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If Fuseli had met Freud

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If Fuseli had met Freud

Dec. 28 2022

Text: Anna Mar

 

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In the reception room of the great founder of psychoanalysis, Sigmund Freud, hung a reproduction of the painting “Nightmare” by Henry Fuseli (Johann Heinrich Füssli).

The Nightmare, 1781

In the reception room of the great founder of psychoanalysis, Sigmund Freud, hung a reproduction of the painting “Nightmare” by Henry Fuseli (Johann Heinrich Füssli).

The most famous work of this Swiss artist is undoubtedly “Nightmare”, or, to be more precise, a series of four paintings. In these famous oil paintings, Fuseli depicted an incubus seated on a sleeping woman. An incubus is a demon who appears to a woman at night when she is asleep and seduces her (the male equivalent is a succubus). These ‘sexual’ demons are actually a symbol that combines repressed desire and fear of desire. Freud later explained that unwanted sexuality is expressed in our dreams as a nightmare and Füssli figured it out himself much earlier, after studying European folklore: where female demons and male ones torment the hypocritical righteous and their facially virtuous wives with lust at night.

The whole of Fuseli´s work is imbued with a “Freudian” concept. His drawings and paintings are like dreams or fantasies. They are interwoven with bizarre fantastical creatures, the human figures are depicted in an emphatically grotesque and almost all works are erotic in nature.

The Night-Hag visiting the Lapland Witches, 1796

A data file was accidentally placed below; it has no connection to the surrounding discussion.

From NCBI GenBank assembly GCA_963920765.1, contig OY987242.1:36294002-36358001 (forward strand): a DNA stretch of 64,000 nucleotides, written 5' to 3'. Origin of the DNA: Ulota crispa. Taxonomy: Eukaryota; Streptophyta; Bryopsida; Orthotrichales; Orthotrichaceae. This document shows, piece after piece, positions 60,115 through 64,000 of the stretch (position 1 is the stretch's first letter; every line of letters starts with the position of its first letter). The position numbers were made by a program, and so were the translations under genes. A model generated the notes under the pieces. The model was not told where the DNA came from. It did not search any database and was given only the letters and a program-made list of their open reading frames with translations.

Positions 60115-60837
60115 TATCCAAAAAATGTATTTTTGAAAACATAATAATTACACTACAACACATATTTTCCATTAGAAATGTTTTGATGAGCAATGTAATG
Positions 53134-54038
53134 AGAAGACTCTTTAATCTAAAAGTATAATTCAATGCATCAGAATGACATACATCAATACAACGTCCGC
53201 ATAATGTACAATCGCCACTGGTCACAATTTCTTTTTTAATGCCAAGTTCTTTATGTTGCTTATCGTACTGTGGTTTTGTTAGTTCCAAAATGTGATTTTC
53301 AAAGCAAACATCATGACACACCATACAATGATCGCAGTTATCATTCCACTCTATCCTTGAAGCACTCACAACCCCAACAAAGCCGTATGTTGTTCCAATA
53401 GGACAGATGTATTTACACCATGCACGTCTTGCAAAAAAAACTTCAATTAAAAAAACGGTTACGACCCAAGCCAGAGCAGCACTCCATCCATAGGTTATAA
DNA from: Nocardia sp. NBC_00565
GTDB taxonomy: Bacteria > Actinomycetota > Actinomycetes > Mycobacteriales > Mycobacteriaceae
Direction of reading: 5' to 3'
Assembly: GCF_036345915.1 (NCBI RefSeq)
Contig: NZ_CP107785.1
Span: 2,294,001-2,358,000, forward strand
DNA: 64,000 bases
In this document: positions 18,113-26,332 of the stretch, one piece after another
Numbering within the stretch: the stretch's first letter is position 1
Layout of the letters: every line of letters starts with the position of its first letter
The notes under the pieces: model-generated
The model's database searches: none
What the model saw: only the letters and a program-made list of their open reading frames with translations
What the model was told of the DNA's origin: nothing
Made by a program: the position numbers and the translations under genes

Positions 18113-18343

Fuseli not only painted with erotic overtones but also painted pornography, depicting intercourse and genitalia in detail. The dominant position in the intercourse depicted was usually taken by women. Men are depicted in almost a victim position. There is a hypothesis that this was because of the authoritarian wife. She despised the artist for this passion, and personally burnt over 100 of his drawings. Fuseli was in love with another girl in his youth, but life circumstances or careerism led him to marry a gloomy person, who influenced the artist’s manner of painting rigid dominatrixes, ruthlessly manipulating the male body. Freud would call it a fear of being castrated.

Thor Battering the Midgard Serpent, 1790

Fuseli not only explicitly depicted genitals or the sexual act in his work, he also, in the language of psychoanalysis, sublimated erotic experience into appropriate symbolism: the oblong objects in many of his paintings can be seen as phallic symbols.

The Vision of Catherine of Aragon, 1781

Interesting fact: based on all the signs recorded in the reviews of his contemporaries, Fuseli may have suffered from Asperger’s syndrome, which has only recently been recognised as a functional form of autism. He was a cold careerist, devoid of empathy and obsessed with the same subject all his life. For example, the theme of sleep is obsessively found in many of his works.

The Sleepwalking Lady Macbeth

The Incubus Leaving Two Sleeping Women, 1780

Queen Mab, 1814

The Shepherd’s Dream, 1793

Fuseli´s pictorial universe, through his hybrid creatures, monsters, fairies and apparitions, created a new aesthetic, which was atypical and strange for its time, oscillating between phantasmagoria, dream and fantasy.

Lycidas, 1796-1799

Foxylab advises you to catch the exhibition of Fuseli’s work at the Musée Jacquemart-André in Paris before 23 January 2023.

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